Thrun called the nursebot project a "high risk, high gain" effort that, if successful, could lead to robotic personal assistants for the elderly within a decade.

    As the Baby Boom generation ages, he said, there is expected to be a shortage of caregivers for the elderly. If robotic personal assistants can take up some of the slack, Thrun said, it could prove attractive economically for health insurers as an alternative to early institutional care. He said the cost might be on the order of $10,000 a year per robot. Nursing home care cost about $56,000 a year on average in 1998, according to one study.

    Engineers and computer specialists already have come up with some devices to assist the sick and elderly, including "intelligent" walkers developed in Ireland that can help a person move about. The self-propelled walkers are designed to avoid walls or other objects and, if the person is forgetful, serve as a gentle guide to a particular destination such as the dining room. In Japan, engineers have developed fur-covered robotic animals that remind their elderly owners when to take their medication or do other tasks.

    But Pearl is envisioned as a more ambitious step toward use of robots to improve the quality of life and self-sufficiency of elderly people living alone. According to Thrun, the robot is being designed for three uses initially: Intelligent reminding. Many elderly patients, while in reasonably good health, are forgetful about taking their medications or doing other routine tasks around the house. The nursebot will be taught the layout of the home and will have the capacity to follow a person from room to room, using a low-power laser range finder (about the size of a coffee maker) to avoid bumping into walls and furniture. By voice and visual displays on a video screen on its chest, Pearl will issue reminders to its human companion when it is time to take pills, drink fluids, check in with the doctor or do other tasks.

    Surveillance. The robot "sees" via small TV cameras in its eyes. It can track motion and scan the room for evidence of trouble. The robot eventually will be designed to learn and remember a person's daily routine. If something seems amiss or the human is not responding, the robot would be programed to send an alert to a health care provider or hospital. The robot also could be equipped with instruments to monitor the person's vital signs and recognize worrying symptoms, such as an irregular heartbeat.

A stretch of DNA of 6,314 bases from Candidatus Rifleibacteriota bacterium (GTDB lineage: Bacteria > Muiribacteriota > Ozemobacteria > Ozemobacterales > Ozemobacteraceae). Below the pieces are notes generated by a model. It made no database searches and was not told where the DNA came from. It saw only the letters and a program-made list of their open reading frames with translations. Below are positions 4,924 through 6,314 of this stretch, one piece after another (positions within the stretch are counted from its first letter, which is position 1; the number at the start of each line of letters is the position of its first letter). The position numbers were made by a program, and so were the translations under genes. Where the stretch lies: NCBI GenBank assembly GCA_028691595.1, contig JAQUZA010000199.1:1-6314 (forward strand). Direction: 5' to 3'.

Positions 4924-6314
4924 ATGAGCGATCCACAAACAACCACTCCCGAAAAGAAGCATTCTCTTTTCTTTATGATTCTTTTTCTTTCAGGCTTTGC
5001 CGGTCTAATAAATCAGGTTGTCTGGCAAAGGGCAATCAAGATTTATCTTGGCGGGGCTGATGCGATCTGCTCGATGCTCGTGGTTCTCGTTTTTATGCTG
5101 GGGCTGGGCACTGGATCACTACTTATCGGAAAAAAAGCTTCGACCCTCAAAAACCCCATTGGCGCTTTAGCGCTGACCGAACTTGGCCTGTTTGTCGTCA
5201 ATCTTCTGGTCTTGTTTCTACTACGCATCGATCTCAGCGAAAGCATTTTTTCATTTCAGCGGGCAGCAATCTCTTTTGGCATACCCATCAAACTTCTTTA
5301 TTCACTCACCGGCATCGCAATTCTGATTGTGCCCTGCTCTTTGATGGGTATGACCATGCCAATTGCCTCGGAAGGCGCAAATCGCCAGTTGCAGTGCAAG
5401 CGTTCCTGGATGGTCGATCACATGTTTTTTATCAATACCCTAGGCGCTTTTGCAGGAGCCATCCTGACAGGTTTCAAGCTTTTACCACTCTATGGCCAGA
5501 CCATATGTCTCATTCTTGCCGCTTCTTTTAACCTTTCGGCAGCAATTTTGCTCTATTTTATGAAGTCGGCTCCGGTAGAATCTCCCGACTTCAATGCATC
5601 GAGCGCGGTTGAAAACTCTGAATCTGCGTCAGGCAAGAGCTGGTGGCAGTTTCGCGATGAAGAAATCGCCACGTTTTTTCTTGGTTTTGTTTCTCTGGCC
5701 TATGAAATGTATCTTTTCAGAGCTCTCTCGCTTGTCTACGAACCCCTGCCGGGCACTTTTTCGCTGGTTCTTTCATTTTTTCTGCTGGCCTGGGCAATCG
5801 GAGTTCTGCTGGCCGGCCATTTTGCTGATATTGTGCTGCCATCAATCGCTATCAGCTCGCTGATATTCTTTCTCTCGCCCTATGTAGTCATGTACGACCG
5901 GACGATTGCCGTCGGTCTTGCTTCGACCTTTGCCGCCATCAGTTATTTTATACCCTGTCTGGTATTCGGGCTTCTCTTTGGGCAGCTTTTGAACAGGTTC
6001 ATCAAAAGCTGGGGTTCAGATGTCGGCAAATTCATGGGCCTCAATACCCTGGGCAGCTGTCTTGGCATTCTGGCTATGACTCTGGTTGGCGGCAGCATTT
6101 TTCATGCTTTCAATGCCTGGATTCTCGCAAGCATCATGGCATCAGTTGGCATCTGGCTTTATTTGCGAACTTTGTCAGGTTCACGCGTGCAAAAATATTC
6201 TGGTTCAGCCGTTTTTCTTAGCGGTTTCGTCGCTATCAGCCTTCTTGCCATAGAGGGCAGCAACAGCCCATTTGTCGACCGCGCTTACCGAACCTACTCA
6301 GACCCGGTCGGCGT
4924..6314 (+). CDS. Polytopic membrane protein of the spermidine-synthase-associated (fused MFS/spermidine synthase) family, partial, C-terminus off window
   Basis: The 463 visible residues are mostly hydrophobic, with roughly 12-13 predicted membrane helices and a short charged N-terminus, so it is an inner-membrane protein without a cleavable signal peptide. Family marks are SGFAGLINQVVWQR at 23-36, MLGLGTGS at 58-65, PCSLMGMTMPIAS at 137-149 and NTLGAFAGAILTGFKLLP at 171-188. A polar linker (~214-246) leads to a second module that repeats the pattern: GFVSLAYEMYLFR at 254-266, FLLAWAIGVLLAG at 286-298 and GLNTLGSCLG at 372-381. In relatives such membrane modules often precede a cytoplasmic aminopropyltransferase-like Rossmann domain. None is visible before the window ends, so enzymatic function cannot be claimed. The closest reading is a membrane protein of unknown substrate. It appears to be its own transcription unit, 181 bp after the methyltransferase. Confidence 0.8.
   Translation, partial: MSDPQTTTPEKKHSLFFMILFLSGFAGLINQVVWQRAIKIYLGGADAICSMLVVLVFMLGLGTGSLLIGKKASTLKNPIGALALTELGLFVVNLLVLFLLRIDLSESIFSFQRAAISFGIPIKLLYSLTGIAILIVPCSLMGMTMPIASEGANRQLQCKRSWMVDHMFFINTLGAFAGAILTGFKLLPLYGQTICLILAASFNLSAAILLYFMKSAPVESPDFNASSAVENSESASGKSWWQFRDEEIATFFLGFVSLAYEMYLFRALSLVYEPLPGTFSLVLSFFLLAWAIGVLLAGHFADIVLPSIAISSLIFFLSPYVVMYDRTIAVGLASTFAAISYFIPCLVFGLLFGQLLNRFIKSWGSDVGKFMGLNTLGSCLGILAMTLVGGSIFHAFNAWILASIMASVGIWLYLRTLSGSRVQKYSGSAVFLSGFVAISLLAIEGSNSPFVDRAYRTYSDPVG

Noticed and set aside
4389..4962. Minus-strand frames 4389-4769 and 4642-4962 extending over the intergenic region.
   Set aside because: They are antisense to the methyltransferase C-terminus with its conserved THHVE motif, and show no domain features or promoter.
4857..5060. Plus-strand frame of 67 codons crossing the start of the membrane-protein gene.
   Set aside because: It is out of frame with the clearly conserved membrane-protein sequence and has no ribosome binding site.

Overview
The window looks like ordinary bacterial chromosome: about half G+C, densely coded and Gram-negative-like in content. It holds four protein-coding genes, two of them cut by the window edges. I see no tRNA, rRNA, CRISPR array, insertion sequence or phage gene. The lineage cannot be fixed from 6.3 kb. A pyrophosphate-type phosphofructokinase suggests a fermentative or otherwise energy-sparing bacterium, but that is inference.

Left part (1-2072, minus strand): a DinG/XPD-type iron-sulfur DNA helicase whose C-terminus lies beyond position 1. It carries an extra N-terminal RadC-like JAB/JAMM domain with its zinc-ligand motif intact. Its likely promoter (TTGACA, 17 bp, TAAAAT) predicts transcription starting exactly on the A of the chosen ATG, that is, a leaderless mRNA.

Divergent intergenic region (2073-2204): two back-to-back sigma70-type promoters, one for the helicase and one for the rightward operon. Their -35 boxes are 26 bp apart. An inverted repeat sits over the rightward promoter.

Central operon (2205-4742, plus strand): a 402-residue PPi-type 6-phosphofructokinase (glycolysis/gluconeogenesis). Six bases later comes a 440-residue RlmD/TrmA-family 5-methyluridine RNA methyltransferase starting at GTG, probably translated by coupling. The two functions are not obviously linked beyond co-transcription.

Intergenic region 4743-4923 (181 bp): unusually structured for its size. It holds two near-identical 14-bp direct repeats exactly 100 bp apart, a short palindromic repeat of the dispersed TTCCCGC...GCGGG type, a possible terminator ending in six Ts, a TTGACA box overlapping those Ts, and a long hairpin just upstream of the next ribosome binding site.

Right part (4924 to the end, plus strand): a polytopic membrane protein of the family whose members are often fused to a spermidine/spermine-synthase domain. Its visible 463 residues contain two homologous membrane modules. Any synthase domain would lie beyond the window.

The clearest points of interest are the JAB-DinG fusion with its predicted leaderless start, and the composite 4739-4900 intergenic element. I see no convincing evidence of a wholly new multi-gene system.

Tele-presence. The robot can be used as a video phone, providing an interactive Internet link between the homebound person and caregivers or medical personnel elsewhere. They could check in with the person, via the robot's camera monitor, to discuss any medical concerns or problems.

    Pearl is powered by batteries and has two onboard Pentium-class computers.

    Voice-recognition software will allow it to interact with humans, Montemerlo said. The robot is programed to respond to simple questions such as "Pearl, what time is it?" or "Pearl, what is on TV?" Pearl will respond both by voice and by visual display of information on its video screen.

    The researchers are working on ways to make the robot's electronically synthesized voice sound more natural, Dunbar-Jacob said.

    While the robot would not converse with humans in any meaningful way, the researchers said, even a few simple sentences could provide a type of surrogate social contact for an elderly person living alone. Montemerlo said the robot could be programed to make some inferences. If the robot reminds a person to keep a doctor's appointment, he said, it may also check the weather forecast and suggest that the person take an umbrella.

    Robot assistants also may serve eventually as mediators to the outside world, Montemerlo said, helping an elderly person sort through information on the Internet or serving as host for a video chess game with a friend living elsewhere.

    Thrun said a commercially viable nursebot could be available within six to eight years. Dunbar-Jacob said the prospect of automated assistants has been generally well received by nurses who have been told about the project. "They find it exciting," she said. "They say, 'I want one when I get older.'"